Three Men Charged in Human Trafficking Conspiracy for Exploiting Thai Farm Workers in Hawaii
WASHINGTON – The Justice Department announced the indictment of Alec Souphone Sou and Mike Mankone Sou, owners of Aloun Farm in Hawaii, and Thai labor recruiter William Khoo late yesterday for engaging in a conspiracy to commit forced labor and visa fraud. The charges arise from the defendants’ alleged scheme to coerce the labor and services of Thai nationals brought by the defendants to Hawaii to work under the federal agricultural guest worker program. Both Sou defendants are also charged with conspiring to commit document servitude.
The charges set forth in an indictment are merely accusations and the defendant is presumed innocent until proven guilty. If convicted, Alec and Mike Sou each face maximum sentences of 15 years in prison and William Khoo faces a maximum of 10 years in prison.
Alec Sou, Mike Sou and William Khoo conspired and devised a scheme to obtain the labor of 44 Thai nationals by enticing them to come to Aloun Farms in Hawaii with false promises of lucrative jobs, and then maintaining their labor at the farm through threats of serious economic harm, according to the indictment. They arranged for the Thai workers to pay high recruitment fees, which were financed by debts secured with the workers’ family property and homes. Significant portions of these fees went to the defendants themselves, as alleged in the indictment. After arrival at Aloun Farms, the Sou defendants confiscated the Thai nationals’ passports and failed to honor the employment contracts. The Sou defendants maintained the Thai nationals’ labor by threatening to send them back to Thailand, where they would face serious economic harms created by the debts. The indictment also charges that the defendants engaged in a visa fraud conspiracy by making false representations in documents filed to obtain employment-based visas.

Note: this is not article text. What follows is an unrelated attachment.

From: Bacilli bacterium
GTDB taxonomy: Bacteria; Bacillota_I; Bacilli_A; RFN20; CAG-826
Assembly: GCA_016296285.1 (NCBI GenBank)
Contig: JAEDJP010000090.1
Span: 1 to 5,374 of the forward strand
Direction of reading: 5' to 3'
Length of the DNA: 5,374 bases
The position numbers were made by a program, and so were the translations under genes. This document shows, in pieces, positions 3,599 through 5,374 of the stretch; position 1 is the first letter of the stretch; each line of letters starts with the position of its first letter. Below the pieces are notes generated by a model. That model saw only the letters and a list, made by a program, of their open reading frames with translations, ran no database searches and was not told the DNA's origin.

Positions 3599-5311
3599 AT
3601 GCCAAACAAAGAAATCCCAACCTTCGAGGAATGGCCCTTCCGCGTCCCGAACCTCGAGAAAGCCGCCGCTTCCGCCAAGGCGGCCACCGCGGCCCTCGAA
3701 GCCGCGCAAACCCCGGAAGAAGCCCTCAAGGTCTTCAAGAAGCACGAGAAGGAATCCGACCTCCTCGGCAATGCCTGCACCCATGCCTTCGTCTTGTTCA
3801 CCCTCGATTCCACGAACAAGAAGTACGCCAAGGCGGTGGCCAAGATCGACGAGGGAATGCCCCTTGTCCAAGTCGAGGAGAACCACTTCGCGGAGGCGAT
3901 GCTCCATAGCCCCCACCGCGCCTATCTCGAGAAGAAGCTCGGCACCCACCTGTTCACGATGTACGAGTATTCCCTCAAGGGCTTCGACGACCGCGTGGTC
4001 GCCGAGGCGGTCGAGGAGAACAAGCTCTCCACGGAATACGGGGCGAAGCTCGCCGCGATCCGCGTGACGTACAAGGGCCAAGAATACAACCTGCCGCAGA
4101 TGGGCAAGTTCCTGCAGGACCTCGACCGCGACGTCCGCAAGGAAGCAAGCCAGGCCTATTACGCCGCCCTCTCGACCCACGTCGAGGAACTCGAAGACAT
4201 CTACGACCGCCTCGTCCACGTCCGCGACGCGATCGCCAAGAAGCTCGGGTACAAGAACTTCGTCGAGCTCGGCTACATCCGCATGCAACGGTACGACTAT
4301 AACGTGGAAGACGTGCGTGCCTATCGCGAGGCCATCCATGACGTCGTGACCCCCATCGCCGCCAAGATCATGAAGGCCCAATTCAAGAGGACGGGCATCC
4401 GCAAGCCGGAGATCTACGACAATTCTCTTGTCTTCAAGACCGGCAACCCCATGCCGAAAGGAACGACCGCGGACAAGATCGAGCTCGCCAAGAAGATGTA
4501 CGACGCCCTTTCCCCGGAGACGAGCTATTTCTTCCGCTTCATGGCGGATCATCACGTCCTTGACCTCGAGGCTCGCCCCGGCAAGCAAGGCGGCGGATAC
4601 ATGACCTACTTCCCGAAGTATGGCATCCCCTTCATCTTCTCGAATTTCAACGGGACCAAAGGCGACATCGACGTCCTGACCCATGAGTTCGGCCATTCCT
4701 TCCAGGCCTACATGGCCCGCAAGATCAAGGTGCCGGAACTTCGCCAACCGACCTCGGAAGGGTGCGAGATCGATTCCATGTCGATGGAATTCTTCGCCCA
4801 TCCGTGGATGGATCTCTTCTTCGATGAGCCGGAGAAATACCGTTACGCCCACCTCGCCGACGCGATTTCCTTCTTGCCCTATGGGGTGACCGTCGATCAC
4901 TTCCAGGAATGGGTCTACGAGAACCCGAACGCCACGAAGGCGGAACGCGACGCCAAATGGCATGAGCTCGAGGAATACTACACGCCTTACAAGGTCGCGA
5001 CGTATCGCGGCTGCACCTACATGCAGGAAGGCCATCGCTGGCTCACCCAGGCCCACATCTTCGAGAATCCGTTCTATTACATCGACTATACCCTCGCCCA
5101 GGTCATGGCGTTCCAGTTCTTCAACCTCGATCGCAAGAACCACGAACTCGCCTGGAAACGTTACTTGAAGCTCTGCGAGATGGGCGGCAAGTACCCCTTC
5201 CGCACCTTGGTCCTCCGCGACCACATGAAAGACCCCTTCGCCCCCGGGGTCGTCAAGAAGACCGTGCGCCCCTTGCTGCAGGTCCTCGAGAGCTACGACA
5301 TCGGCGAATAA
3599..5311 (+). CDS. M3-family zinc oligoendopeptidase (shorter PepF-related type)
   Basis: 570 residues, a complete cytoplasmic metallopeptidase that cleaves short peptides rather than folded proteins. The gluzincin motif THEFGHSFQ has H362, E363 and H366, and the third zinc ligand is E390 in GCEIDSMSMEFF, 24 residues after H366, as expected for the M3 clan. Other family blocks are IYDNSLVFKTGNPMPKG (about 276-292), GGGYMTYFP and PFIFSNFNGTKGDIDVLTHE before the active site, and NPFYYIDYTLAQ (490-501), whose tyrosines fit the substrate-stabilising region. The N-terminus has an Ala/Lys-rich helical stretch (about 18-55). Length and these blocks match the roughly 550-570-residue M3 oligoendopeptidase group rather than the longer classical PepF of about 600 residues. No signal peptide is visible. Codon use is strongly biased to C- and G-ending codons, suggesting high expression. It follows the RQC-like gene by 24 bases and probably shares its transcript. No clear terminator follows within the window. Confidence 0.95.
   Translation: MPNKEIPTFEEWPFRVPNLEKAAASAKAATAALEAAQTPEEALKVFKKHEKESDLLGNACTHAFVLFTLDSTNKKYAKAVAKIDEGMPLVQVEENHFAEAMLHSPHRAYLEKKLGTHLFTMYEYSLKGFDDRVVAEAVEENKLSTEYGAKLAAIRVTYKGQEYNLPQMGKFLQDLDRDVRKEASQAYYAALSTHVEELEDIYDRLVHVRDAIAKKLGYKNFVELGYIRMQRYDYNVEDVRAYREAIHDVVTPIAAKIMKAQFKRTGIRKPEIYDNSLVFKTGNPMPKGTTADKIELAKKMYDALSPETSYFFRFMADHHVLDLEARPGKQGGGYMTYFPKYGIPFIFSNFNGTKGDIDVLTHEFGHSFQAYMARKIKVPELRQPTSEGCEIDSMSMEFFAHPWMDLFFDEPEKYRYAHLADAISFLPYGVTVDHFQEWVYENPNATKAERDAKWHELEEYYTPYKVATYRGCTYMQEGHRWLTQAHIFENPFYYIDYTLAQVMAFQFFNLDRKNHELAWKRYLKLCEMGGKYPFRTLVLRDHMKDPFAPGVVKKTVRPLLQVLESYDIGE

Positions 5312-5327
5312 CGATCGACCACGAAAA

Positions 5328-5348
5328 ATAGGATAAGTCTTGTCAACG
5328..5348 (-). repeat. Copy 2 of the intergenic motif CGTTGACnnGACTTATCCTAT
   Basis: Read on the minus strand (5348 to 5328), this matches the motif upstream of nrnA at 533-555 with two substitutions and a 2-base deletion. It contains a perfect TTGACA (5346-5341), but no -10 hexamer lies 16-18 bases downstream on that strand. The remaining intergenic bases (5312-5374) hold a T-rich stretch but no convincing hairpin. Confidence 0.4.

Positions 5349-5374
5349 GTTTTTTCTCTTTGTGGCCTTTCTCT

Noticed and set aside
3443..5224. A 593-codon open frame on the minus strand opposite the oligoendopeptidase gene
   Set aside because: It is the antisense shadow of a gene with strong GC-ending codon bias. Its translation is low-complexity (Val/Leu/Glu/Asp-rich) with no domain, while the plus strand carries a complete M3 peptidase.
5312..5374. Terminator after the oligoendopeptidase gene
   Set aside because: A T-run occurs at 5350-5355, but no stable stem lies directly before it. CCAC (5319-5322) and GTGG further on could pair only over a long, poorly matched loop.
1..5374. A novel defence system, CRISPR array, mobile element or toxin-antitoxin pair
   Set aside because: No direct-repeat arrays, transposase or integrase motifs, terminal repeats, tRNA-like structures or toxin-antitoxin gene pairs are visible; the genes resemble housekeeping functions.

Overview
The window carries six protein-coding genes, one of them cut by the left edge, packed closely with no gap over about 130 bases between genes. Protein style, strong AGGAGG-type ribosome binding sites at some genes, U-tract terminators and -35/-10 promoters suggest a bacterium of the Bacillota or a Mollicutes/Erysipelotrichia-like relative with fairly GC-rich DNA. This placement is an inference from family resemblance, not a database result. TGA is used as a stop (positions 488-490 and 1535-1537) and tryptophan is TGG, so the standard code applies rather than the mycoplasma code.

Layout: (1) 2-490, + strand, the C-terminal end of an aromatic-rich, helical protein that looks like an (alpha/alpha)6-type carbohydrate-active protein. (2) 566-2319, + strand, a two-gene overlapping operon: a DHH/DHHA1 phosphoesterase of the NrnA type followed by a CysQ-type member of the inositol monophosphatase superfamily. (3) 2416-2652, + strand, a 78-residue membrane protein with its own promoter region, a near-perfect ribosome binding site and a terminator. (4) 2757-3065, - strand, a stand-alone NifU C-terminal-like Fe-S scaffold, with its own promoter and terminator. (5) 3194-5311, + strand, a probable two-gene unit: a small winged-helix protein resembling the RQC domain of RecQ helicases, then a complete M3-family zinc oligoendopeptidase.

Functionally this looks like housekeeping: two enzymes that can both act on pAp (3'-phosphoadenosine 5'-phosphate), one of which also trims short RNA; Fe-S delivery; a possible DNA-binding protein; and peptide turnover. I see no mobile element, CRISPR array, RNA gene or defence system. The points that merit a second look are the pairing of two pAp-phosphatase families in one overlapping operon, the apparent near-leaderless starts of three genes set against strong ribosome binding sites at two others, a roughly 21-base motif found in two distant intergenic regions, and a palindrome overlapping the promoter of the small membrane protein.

This case is being investigated by the FBI and the U.S. Department of Homeland Security Immigration and Customs Enforcement. This case is being prosecuted by trial attorneys Susan French and Kevonne Small of the Criminal Section of the Civil Rights Division.